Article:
Hungary appears to be regaining trust from foreign investors, who took a note of the government's determination to manage the debt and cut state expenditures, The Financial Times reports. However, some observers remain skeptical whether the government will follow through with its "ambitious" plans,
The past six months have shown positive developments for Hungary in managing its debt. Foreign investors, noting the government’s determination to curb state expenditures and rein in debt, have piled into local bonds to hold what are now record levels – HUF 3,600 billion (€13.7 billion) – more than one third of the total amount, reports Financial Times.
“It’s been an outstanding performance,” with US dollar investors making over 20% annualized gains on medium and long term bonds from a combination of higher prices and exchange rate movements, said Istvan Horvath, macro analyst with UniCredit Bank in Budapest.
Observers, however, wonder whether these positive tendencies are going to last. The move to nationalize mandatory private pensions that reduced the debt level from 80% to 76-77% of GDP is simply buying some time.
More fundamental, says The Financial Times, is the economic program; an austerity package that emphasizes curbing government expenditures and upping economic expansion. Adam Keszeg, macro analyst with Raiffeisen Bank in Budapest, points out that the goals are “very ambitious.”
Cuts will be made in administration costs, and state subsidies for pharmaceuticals and transport. In addition to reduced unemployment benefits, there will be a drive to create 400,000 jobs by 2015 and raise the employment participation rate to at least 66% – all of which will underpin a steady rise in economic growth of up to 5.5% by mid-decade. These actions will result in a budget deficit averaging around 2.5% in the next three years.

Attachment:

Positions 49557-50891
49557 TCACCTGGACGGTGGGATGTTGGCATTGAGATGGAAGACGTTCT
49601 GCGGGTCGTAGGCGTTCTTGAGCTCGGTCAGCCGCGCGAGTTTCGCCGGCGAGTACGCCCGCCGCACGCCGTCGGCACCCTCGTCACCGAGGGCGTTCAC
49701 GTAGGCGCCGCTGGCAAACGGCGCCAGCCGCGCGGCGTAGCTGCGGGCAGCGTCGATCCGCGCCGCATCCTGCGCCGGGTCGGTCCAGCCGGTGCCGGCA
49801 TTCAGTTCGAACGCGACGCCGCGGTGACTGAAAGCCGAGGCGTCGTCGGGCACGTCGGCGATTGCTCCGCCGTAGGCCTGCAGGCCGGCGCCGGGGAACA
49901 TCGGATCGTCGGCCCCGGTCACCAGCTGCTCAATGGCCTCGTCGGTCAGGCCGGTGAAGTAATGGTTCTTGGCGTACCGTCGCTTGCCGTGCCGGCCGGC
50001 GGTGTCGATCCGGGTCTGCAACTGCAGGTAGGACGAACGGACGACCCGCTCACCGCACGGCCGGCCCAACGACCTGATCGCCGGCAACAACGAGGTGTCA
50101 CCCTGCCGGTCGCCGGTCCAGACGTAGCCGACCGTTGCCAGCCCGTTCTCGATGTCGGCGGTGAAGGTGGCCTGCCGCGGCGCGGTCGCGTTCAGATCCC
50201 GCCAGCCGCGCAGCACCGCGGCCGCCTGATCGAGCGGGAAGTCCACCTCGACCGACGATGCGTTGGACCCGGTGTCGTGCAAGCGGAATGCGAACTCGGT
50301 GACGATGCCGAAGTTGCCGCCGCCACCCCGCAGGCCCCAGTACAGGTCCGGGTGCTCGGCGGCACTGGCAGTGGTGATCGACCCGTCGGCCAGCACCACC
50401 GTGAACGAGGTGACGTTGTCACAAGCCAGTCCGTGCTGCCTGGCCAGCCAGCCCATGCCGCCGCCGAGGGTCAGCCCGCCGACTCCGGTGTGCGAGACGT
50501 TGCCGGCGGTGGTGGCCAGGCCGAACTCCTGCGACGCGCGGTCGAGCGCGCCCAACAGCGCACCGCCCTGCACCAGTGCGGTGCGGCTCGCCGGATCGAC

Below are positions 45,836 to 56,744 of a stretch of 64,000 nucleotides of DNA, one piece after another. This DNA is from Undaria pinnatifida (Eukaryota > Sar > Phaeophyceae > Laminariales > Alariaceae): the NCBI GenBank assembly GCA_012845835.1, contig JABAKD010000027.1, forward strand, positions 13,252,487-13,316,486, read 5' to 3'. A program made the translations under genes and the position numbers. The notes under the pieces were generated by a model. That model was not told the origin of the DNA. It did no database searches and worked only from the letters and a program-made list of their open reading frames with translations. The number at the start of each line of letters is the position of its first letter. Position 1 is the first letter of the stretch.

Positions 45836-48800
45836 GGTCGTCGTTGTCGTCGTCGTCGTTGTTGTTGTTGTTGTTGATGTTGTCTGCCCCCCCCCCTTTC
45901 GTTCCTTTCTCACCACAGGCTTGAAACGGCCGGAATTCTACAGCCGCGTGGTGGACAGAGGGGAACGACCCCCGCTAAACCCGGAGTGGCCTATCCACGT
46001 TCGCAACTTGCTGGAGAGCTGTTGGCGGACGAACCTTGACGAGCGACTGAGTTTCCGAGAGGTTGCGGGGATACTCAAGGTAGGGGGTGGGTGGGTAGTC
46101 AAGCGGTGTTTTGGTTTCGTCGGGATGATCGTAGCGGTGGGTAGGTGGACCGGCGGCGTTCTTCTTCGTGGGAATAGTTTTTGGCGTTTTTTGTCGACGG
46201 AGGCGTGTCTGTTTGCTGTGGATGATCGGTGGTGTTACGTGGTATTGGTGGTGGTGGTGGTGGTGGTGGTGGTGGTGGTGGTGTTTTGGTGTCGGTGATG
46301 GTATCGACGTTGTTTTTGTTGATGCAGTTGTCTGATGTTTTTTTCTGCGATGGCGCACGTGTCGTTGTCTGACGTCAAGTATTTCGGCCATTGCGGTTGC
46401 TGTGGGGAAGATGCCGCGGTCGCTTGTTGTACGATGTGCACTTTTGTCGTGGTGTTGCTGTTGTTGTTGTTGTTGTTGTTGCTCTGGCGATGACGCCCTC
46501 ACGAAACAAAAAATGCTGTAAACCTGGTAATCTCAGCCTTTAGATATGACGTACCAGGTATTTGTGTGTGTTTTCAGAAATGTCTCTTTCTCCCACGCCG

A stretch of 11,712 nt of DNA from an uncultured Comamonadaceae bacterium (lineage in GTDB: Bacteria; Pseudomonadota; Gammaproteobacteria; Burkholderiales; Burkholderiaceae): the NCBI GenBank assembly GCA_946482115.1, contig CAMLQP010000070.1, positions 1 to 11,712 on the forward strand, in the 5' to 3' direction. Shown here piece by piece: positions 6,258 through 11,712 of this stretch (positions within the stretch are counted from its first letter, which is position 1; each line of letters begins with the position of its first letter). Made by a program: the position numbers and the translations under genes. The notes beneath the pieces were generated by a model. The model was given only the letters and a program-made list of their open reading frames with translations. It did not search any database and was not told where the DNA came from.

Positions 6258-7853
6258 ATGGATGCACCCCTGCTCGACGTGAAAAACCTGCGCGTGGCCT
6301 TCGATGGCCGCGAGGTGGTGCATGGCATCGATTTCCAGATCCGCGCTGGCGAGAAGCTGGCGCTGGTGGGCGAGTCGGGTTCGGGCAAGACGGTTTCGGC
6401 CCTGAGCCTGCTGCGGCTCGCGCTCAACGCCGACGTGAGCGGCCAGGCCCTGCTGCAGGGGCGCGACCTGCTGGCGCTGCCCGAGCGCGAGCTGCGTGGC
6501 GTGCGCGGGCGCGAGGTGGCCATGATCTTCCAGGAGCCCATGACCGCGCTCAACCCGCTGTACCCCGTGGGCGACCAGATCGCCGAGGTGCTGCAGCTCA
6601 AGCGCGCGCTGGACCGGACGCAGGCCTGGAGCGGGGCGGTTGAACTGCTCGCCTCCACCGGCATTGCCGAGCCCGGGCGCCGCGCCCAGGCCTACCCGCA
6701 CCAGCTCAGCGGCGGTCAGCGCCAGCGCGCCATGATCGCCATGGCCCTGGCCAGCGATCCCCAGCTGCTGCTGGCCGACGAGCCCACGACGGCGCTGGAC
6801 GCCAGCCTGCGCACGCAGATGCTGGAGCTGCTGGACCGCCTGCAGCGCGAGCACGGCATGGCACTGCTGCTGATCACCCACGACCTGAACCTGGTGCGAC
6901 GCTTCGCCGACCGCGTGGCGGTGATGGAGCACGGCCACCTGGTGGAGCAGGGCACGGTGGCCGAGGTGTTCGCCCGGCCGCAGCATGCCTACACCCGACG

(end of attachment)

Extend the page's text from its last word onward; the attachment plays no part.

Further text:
Furthermore, the government, in its bid to curb the high rates of early retirement in Hungary for the police, prison and fire service workers, has upset several formerly compliant trade unions. Although the government’s resolve appears unshaken, protests, like those in June, inevitably raise fears that plans may be watered down.
Despite all of that and at least for now, foreign investors seem confident that the government will largely follow through on its promises, and as Horvath notes, sentiment has been further strengthened by Fitch’s recent tweak to its ratings, moving Hungary’s outlook to stable from negative, and China’s pledge last month to buy into Magyar state debt. He expects a “period of consolidation” for the market. He also appears to believe the government can at least partially deliver on its economic program – but admits that “the key will be how the structural reforms proceed.”
Keszeg foresees the immediate future to be relatively calm, though he expects sentiment to remain firm. “With the financial crisis in Greece [seemingly] avoided, we expect yields to come down from the present 7.2% to below 7%, but nothing like the last six months.”